Chemise and closed view of book.
Epigraph page of altered version of R. Buckminster Fuller’s Dymaxion Map
Spread with project statement and images of Harriet Bart in work process
Harriet Bart (Minneapolis, MN)
Digital and fine press on Pictorico Kenaf 68 (coated Washi)
Edition size: 25
Dimensions open: 7 3/4″ x 20 1/2″ x 5/8″
Dimensions closed: 7 3/4″ x 10 1/8″ x 5/8″
In 2010 I was a Resident Fellow at the Virginia Center for creative Arts in Amherst, Virginia where I had time to research, and develop new work. I brought a few basic art materials and several books to read, among them Italo Calvino’s fantastic and evocative tale Invisible Cities.
Settling into VA5, my assigned studio, I noted the light was good, the ceiling high, the white walls ample, but the paint-splattered and stained concrete floor was a distraction.
I requested-and was denied-permission to repaint the floor. That seemingly insignificant chance encounter marked the beginning of a series of new projects.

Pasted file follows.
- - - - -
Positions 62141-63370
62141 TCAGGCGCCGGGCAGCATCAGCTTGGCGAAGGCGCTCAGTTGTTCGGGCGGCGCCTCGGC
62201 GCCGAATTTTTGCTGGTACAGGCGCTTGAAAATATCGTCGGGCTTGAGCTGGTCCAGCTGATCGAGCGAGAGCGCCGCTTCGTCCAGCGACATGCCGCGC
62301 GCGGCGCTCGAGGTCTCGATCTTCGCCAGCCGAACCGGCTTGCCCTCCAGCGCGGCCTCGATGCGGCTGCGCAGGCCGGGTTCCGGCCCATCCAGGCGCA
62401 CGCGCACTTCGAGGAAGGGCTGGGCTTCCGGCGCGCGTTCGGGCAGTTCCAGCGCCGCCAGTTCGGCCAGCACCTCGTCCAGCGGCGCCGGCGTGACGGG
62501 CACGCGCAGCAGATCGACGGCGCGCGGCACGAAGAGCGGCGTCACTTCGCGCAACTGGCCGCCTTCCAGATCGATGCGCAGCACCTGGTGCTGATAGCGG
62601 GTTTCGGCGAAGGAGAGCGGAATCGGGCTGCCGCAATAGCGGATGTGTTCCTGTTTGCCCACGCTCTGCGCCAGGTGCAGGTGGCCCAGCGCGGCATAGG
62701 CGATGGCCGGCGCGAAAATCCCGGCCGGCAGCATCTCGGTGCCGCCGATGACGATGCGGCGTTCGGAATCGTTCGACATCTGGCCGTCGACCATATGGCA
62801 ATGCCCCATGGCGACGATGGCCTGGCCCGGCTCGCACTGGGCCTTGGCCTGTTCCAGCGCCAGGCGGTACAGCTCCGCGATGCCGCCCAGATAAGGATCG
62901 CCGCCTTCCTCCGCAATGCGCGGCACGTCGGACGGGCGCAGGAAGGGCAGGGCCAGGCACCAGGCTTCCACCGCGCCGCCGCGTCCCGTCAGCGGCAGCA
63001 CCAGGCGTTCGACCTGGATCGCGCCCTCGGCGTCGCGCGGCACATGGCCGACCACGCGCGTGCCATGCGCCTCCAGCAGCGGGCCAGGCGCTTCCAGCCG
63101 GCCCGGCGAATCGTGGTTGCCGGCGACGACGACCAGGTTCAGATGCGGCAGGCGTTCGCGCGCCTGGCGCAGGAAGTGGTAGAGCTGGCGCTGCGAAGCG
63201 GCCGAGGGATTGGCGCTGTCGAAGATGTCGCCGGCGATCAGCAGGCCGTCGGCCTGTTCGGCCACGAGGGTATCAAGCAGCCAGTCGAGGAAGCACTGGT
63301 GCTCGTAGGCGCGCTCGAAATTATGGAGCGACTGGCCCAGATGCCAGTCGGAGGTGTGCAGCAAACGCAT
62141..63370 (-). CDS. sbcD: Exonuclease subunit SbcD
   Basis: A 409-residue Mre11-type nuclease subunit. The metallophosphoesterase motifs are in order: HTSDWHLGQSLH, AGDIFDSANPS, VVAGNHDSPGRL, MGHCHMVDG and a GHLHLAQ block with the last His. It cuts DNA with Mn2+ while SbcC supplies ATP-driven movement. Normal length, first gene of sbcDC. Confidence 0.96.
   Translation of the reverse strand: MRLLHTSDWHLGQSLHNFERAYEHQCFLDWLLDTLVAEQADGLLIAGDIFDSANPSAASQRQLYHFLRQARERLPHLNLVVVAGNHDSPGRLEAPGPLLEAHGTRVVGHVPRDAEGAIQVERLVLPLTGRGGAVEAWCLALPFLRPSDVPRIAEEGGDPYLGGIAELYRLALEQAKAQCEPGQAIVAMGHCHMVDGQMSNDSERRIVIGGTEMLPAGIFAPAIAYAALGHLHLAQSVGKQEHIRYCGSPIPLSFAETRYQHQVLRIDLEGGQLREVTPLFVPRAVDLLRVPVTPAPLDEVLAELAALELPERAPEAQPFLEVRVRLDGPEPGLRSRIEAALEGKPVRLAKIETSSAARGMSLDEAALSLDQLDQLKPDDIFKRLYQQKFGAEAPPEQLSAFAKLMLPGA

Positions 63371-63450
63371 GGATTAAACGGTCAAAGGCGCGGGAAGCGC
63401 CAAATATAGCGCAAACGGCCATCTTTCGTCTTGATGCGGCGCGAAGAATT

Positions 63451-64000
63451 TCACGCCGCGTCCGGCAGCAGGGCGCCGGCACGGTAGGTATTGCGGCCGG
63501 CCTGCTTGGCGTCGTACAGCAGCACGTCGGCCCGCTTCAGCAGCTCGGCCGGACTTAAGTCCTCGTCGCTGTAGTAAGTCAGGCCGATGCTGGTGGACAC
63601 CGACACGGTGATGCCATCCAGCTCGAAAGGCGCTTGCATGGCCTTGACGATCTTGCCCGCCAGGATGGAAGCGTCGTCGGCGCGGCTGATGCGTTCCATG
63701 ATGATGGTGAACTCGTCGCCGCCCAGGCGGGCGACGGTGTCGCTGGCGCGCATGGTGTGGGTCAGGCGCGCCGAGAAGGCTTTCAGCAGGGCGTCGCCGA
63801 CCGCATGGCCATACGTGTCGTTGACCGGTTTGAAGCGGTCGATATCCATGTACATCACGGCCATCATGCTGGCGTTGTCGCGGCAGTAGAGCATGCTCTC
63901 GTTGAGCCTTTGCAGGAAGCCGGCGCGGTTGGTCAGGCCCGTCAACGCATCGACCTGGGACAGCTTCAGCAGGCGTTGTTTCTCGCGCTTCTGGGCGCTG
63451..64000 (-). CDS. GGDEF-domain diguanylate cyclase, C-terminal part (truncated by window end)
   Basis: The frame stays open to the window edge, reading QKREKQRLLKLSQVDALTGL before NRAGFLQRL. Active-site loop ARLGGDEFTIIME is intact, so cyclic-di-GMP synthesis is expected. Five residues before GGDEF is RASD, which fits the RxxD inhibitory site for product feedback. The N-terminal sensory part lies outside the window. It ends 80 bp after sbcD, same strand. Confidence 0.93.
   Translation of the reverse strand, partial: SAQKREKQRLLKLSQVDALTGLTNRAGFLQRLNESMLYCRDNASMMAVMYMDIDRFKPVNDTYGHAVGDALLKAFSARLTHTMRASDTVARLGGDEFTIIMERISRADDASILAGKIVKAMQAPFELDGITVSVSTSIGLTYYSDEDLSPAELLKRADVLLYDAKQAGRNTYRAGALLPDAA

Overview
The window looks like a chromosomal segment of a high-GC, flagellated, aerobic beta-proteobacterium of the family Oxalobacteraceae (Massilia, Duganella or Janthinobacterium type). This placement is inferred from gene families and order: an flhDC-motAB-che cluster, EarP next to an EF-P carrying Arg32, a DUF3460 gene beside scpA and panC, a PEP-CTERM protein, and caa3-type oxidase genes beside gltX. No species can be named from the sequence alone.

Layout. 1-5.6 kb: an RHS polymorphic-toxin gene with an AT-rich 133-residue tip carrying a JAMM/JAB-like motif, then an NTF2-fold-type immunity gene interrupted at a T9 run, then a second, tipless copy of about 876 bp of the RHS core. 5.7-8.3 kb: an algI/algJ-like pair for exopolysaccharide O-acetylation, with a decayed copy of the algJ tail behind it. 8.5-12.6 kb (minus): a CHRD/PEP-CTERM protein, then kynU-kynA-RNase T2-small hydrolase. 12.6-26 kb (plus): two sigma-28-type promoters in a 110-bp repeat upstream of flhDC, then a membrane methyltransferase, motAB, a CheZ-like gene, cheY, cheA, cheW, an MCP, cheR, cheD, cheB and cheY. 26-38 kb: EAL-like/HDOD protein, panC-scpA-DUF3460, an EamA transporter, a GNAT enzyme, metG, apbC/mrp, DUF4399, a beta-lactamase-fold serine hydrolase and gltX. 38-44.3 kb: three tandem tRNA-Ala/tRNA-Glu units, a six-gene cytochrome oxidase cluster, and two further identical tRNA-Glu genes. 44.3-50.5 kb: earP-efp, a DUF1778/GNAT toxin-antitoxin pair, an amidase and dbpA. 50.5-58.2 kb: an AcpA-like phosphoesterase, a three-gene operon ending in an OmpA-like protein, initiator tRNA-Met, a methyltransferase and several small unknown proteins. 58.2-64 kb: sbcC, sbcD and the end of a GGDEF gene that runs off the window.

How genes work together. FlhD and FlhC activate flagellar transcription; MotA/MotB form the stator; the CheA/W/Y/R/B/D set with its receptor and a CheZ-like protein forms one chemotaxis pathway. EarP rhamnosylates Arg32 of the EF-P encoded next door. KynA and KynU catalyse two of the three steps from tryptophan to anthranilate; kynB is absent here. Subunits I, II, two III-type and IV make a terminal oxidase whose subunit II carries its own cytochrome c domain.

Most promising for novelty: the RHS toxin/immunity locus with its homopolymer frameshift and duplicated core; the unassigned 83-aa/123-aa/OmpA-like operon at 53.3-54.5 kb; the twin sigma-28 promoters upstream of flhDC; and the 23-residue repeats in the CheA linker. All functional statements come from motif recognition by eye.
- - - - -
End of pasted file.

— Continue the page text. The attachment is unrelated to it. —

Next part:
I started to see the encrusted floor as a palimpsest, a cartography of the creative process, even an archive. Attending to color and repetition, I marked off sections of the floor with tape, scrubber the spaces between them and took aerial photographs.
Ghost Maps began as a documentary process recording the absence and presence of myriad artists preceding me in Studio VA5. I finished working on the floor as I finished reading Invisible Cities. In its final form, Ghost Maps merges memory with mapping, as it suggests a topography of the creative world that lies beneath the mask of a city. At the end of the tale of the city of Zaira, Marco Polo laments to Kublai Kahn… The city does not tell its past, but contains it like the lines of a hand…